Praying at Home Today: Tuesday 8 September 2020
A warm welcome to PrayingAtHome.com, where you can find worship resources for praying at home today or wherever you are.
We hope these readings, prayers, music and the short reflection will help you stay in touch with the Church and to sustain you on your journey through life.
We follow the Track 2 “related” Old Testament reading and psalm (or equivalent response).
Opening to the Word
You can spend a few moments in silence,
focussing on your breathing
to become more mindful of the present moment
and to open yourself more fully
to God’s presence within you.
In the name of the living God,
the Father, the Son, and the Holy Spirit.
The law of your mouth is better to me
than thousands of gold and silver pieces.
Bonum mihi lex oris tui,
super millia auri et argenti.
Mieux vaut pour moi la loi de ta bouche
que 1000 objets en or et en argent.
Psalm 118 (119):72
The Liturgy of the Word *
Here are today’s Bible readings.
You can read just one, or all three if you have time.
One link to all three readings
Separate links to each reading
Difficult readings today!
Today’s readings are quite challenging, to put it mildly.
The Old Testament reading, part of the Torah, the Law, deals (literally) with those who do wrong.
With the evidence of two or three witnesses, these wrong-doers can be put to death by stoning. (One witness is insufficient, it must be two or more, and these witnesses are to be the first to throw the stones, after which everyone else joins in.)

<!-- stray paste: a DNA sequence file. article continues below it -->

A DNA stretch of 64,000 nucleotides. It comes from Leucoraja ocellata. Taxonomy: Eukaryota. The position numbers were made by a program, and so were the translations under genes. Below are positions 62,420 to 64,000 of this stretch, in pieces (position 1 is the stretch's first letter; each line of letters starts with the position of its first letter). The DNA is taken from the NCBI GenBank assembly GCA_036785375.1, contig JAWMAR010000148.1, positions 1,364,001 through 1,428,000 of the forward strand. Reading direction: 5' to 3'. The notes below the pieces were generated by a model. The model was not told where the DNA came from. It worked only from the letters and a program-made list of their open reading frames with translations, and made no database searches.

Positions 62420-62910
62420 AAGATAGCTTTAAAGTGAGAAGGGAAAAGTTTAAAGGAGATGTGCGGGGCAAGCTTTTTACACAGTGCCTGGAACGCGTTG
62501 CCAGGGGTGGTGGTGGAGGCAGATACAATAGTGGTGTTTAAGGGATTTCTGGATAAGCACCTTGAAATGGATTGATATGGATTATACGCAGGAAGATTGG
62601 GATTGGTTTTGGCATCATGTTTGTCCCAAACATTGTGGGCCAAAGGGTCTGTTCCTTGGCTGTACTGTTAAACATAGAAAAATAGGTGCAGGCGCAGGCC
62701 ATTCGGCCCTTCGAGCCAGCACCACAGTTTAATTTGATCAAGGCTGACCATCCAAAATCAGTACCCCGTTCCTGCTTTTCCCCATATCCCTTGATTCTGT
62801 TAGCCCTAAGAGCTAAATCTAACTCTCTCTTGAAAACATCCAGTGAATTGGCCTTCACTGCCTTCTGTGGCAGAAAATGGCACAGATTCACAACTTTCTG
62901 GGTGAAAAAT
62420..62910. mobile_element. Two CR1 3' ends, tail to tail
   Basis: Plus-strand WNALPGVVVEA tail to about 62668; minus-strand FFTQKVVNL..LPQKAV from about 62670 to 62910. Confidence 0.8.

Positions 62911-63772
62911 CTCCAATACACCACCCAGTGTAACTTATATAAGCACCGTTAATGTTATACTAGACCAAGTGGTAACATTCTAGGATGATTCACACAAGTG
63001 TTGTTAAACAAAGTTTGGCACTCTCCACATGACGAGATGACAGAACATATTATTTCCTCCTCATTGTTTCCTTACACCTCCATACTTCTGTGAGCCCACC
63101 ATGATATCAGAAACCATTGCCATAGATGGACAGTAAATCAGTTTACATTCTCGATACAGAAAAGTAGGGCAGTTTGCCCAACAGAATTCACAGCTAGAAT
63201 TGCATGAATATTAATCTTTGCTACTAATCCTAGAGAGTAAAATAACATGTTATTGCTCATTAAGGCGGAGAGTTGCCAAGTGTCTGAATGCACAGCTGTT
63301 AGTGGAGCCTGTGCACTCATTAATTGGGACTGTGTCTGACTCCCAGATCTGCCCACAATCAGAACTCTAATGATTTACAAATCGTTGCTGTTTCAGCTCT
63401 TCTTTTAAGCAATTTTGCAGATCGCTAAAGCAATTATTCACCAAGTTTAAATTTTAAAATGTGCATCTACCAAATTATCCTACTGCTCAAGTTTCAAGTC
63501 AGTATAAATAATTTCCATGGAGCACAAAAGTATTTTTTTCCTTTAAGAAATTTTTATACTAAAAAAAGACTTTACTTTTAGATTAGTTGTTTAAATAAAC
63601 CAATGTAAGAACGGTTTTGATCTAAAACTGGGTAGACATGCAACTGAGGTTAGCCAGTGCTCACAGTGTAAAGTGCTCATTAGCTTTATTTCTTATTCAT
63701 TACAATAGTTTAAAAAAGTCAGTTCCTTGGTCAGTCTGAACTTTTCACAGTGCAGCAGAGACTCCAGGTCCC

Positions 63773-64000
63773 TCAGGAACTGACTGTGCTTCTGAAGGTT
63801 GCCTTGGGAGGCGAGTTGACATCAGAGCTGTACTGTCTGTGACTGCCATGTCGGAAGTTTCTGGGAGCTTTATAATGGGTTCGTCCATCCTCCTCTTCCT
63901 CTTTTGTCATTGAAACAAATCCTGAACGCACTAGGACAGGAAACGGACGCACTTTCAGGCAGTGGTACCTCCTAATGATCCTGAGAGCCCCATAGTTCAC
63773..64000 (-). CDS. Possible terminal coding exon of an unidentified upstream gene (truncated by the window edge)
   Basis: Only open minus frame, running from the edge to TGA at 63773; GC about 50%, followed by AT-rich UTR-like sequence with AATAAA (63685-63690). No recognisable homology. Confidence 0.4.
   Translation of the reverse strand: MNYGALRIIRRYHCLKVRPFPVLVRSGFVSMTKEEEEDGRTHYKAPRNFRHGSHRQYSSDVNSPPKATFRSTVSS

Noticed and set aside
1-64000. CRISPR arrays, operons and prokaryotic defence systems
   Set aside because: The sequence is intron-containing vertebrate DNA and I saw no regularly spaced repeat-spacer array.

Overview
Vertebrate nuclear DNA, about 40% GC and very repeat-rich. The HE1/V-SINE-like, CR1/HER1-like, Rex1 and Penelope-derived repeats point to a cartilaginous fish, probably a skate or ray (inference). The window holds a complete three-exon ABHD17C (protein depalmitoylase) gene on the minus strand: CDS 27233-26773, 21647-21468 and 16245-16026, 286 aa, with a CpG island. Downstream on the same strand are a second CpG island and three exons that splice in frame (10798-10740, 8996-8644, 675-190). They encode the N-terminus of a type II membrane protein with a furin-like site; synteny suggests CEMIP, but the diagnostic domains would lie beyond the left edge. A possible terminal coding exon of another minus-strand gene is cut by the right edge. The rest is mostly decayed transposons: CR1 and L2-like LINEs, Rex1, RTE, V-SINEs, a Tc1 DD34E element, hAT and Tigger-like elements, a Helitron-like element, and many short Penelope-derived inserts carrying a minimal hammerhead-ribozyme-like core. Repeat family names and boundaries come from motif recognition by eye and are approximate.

In one version of the Bible, this reading is headed “Abuses in worship”. It’s clear from its context that this is about preventing the scourge of worshipping false gods. Moses is determined that there shall be no idolatry among the people of Israel (well, we know from last week’s readings how successful that was!).
In Romans, Paul tells the early Christians to be subject to the civil authorities, for these authorities have been instituted by God (and, hopefully, answerable to God).
Not just to avoid the wrath of the authorities, but also for one’s own good conscience.
More recent phenomena
From the seventh or eighth century comes a document of particular interest to those interested in worship.
It’s a kind of events management document, describing the ritual action for Mass with the Pope at S. Maria Maggiore in Rome, starting with the procession of the papal household in the Lateran.
Things have moved on since Deuteronomy. Although there’s no stoning of people for idolatry, a member of the choir can be excommunicated just for getting something wrong.
It’s a classic document, well worth a read* for an insight into how the liturgy was celebrated at that time.
These days, fortunately, musicians tend not to be excommunicated for relatively minor faults!
The value of today’s readings for us
Two things jump out at me.
First, two or three witnesses are needed to provide valid testimony, and they have the burden of being the first to punish the wrong-doer (with the responsibility before God of this “privilege”).
Second, as our Short Reading tells us, the law of God is something more than simply rules and regulations; it is living, handed on from generation to generation: an inestimable treasure.
O Lord, open thou our lips.